Tool use has long been a hallmark of human intelligence, as well as a practical problem to solve for a vast array of robotic applications. But machines are still wonky at exerting just the right amount of force to control tools that aren’t rigidly attached to their hands.
To manipulate said tools more robustly, researchers from MIT’s Computer Science and Artificial Intelligence Laboratory (CSAIL), in collaboration with the Toyota Research Institute (TRI), have designed a system that can grasp tools and apply the appropriate amount of force for a given task, like squeegeeing up liquid or writing out a word with a pen.
The system, dubbed Series Elastic End Effectors, or SEED, uses soft bubble grippers and embedded cameras to map how the grippers deform over a six-dimensional space (think of an airbag inflating and deflating) and apply force to a tool. Using six degrees of freedom, the object can be moved left and right, up or down, back and forth, roll, pitch, and yaw. The closed-loop controller — a self-regulating system that maintains a desired state without human interaction — uses SEED and visuotactile feedback to adjust the position of the robot arm in order to apply the desired force.
This could be useful, for example, for someone using tools when there’s uncertainty in the height of a table, since a pre-programmed trajectory might miss the table completely. “We've been heavily relying on the work of Mason, Raibert, and Craig on what we call a hybrid force position controller,” says Hyung Ju Suh, a PhD student in electrical engineering and computer science at MIT, CSAIL affiliate, and lead author on a new paper about SEED. “That’s the idea, that if you actually had three dimensions to move in when you're writing on a chalkboard, you want to be able to control position on some of the axes, while controlling force on the other axis.”
Rigid-bodied robots and their counterparts can only take us so far; softness and compliance affords the luxury and ability to deform, to sense the interaction between the tool and the hand.
With SEED, every execution the robot senses is a recent 3D image from the grippers, thereby tracking in real-time how the grippers are changing shape around an object. These images are used to reconstruct the position of the tool, and the robot uses a learned model to map the position of the tool to the measured force. The learned model is obtained using the robot's previous experience, where it disturbs a force torque sensor to figure out how stiff the bubble grippers are. Now, once the robot has sensed the force, it will compare that with the force that the user commands, and maybe say to itself, “it turns out the force that I'm sensing right now is not quite there. I need to press harder.” It would then move in the direction to increase the force, all done over 6D space.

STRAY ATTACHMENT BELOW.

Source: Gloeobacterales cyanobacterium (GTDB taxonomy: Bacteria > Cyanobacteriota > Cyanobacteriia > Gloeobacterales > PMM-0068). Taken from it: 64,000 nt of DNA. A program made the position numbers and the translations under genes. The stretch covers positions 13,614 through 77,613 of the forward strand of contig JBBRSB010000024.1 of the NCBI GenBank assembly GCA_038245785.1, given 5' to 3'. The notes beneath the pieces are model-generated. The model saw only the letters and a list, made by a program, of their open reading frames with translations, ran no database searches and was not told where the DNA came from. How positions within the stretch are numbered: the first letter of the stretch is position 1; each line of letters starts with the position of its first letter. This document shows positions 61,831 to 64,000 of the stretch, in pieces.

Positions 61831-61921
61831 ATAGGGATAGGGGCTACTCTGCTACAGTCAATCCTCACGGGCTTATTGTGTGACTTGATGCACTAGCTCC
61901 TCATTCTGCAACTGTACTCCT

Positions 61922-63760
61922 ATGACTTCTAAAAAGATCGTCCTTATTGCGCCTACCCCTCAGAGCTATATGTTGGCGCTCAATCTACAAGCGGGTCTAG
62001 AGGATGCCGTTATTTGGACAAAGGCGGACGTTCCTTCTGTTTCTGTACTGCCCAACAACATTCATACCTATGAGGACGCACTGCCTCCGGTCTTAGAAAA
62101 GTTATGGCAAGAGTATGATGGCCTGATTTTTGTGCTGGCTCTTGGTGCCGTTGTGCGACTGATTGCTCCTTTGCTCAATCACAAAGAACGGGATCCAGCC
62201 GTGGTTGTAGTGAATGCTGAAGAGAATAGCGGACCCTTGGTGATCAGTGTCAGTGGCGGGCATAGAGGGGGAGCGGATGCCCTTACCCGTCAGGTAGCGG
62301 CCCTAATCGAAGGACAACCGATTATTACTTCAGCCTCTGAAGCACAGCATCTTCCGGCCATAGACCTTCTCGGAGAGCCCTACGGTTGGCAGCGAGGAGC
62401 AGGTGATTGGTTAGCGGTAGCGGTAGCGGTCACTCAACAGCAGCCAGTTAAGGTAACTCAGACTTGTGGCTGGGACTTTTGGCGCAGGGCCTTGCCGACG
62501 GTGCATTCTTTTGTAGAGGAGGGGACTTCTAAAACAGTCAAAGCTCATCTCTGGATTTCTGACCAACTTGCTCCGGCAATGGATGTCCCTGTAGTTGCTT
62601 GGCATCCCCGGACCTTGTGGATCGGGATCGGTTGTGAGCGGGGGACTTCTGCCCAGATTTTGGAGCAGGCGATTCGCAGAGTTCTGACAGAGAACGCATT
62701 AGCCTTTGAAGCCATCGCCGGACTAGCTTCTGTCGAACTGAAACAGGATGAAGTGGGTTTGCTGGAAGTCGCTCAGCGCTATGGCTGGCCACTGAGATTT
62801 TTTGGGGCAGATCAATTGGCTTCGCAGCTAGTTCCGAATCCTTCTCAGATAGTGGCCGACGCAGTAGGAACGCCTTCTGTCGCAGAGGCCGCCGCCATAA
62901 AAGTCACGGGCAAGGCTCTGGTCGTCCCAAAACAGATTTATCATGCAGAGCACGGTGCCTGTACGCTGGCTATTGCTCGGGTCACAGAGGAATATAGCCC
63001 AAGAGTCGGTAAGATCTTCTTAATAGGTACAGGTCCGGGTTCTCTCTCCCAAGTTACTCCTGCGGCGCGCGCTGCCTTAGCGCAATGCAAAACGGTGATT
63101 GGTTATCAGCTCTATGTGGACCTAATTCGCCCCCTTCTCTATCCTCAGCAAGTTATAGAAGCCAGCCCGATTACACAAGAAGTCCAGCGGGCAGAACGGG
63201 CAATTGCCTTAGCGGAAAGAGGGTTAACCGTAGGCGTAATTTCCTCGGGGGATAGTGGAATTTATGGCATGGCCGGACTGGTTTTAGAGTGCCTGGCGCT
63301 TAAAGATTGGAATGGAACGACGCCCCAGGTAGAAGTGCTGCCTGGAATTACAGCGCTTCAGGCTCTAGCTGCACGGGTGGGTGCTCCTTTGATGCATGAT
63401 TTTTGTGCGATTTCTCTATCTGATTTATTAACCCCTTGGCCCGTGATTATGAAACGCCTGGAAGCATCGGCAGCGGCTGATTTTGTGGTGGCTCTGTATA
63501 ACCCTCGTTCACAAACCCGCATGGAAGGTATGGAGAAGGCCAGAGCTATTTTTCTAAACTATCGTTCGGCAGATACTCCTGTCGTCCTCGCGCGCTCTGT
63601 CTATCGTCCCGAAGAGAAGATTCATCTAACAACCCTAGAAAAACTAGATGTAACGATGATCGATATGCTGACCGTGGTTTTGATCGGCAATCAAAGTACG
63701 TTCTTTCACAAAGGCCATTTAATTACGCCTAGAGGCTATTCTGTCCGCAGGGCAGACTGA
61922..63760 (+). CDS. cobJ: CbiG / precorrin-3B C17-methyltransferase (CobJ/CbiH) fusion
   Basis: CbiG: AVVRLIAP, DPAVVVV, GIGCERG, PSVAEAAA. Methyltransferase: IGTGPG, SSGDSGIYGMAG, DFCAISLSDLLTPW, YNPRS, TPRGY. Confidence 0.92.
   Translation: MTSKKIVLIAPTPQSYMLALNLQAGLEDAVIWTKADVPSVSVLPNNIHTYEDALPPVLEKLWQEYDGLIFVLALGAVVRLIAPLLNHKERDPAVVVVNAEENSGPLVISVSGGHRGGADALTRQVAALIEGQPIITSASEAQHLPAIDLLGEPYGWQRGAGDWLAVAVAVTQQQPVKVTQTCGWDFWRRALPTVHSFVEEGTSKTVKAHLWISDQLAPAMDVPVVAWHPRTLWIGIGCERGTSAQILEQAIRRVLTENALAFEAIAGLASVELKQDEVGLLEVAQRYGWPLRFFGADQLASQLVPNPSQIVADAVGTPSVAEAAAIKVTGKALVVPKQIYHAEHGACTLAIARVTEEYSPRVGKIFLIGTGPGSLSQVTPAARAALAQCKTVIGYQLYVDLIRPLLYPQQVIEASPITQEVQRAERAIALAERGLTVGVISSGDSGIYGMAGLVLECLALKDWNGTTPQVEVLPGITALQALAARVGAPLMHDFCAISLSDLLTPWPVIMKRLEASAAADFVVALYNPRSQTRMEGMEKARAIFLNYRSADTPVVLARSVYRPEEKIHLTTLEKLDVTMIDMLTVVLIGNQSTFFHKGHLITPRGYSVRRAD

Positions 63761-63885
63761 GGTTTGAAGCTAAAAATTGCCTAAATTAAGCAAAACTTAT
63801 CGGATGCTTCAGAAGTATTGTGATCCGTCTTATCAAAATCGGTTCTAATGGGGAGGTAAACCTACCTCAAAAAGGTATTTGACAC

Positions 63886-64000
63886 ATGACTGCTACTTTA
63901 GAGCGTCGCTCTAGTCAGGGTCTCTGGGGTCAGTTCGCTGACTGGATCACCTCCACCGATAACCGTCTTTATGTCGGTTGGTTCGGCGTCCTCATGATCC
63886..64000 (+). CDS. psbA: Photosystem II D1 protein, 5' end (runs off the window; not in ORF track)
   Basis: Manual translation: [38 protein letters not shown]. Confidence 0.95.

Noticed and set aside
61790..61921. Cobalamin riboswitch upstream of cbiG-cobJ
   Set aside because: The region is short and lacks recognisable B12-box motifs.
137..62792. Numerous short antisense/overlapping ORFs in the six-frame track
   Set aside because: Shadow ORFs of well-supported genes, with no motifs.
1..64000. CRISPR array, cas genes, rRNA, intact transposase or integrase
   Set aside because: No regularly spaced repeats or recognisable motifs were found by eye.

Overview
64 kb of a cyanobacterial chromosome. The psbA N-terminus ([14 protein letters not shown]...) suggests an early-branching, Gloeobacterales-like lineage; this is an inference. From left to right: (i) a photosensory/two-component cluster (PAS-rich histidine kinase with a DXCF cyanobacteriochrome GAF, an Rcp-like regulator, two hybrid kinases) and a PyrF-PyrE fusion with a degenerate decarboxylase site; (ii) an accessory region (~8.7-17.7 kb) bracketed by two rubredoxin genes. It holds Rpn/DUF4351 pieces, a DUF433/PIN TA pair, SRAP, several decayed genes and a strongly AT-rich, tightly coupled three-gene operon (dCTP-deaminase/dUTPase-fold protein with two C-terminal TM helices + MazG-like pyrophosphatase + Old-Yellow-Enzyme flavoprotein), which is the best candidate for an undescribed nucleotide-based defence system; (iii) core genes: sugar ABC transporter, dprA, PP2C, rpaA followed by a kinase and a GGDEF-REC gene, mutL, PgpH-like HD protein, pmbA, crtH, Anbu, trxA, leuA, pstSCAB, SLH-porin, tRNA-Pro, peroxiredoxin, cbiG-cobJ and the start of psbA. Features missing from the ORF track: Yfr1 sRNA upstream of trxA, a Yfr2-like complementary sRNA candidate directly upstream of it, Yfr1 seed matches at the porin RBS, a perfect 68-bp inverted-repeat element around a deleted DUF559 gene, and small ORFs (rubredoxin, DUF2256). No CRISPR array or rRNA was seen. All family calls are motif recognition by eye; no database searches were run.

During the “squeegee task,” SEED was provided the right amount of force to wipe up some liquid on a plane, where baseline methods struggled to get the right sweep. When asked to put paper to pen, the bot effectively wrote out “MIT,” and it was also able to apply the right amount of force to drive a screw.
While SEED was aware of the fact that it needs to command the force or torque for a given task, if grasped too hard, the item would inevitably slip, so there’s an upper limit on that exerted hardness. Also, if you’re a stiff robot, you can simulate softer systems than your natural mechanical stiffness — but not the other way around.
Currently, the system assumes a very specific geometry for the tools: it has to be cylindrical, and there are still many limitations on how it may generalize when it meets new types of shapes. Forthcoming work might involve generalizing the framework to different shapes so it can handle arbitrary tools in the wild.
“Nobody will be surprised that compliance can help with tools, or that force sensing is a good idea; the question here is where on the robot the compliance should go and how soft it should be,” says paper co-author Russ Tedrake, the Toyota Professor of Electrical Engineering and Computer Science, Aeronautics and Astronautics, and Mechanical Engineering at MIT and a principal investigator at CSAIL. “Here we explore regulating a quite-soft six degree-of-freedom stiffness directly at the hand/tool interface, and show that there are some nice advantages to do that.”
Suh wrote the paper alongside Naveen Kuppuswamy, a senior research scientist at Toyota Research Institute; Tao Pang, mechanical engineering PhD student at MIT and CSAIL affiliate; Paul Mitiguy and Alex Alspach of the TRI; and Tedrake. They will present the work at the IEEE/RSJ International Conference on Intelligent Robots and Systems conference in October.
Toyota Research Institute provided funds to support this work.